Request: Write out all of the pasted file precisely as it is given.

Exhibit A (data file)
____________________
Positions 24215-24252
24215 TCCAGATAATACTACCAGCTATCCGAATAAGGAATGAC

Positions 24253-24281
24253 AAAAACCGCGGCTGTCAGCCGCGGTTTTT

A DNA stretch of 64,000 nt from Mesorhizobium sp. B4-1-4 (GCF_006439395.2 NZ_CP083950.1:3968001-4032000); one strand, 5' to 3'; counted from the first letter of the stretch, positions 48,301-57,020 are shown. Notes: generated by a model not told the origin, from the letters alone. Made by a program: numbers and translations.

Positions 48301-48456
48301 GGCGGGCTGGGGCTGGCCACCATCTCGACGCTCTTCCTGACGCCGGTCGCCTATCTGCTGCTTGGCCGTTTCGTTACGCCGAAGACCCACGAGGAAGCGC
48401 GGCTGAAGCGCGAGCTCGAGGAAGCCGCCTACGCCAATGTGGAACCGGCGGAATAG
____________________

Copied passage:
Positions 24215-24252
24215 TCCAGATAATACTACCAGCTATCCGAATAAGGAATGAC

Positions 24253-24281
24253 AAAAACCGCGGCTGTCAGCCGCGGTTTTT

A DNA stretch of 64,000 nt from Mesorhizobium sp. B4-1-4 (GCF_006439395.2 NZ_CP083950.1:3968001-4032000); one strand, 5' to 3'; counted from the first letter of the stretch, positions 48,301-57,020 are shown. Notes: generated by a model not told the origin, from the letters alone. Made by a program: numbers and translations.

Positions 48301-48456
48301 GGCGGGCTGGGGCTGGCCACCATCTCGACGCTCTTCCTGACGCCGGTCGCCTATCTGCTGCTTGGCCGTTTCGTTACGCCGAAGACCCACGAGGAAGCGC
48401 GGCTGAAGCGCGAGCTCGAGGAAGCCGCCTACGCCAATGTGGAACCGGCGGAATAG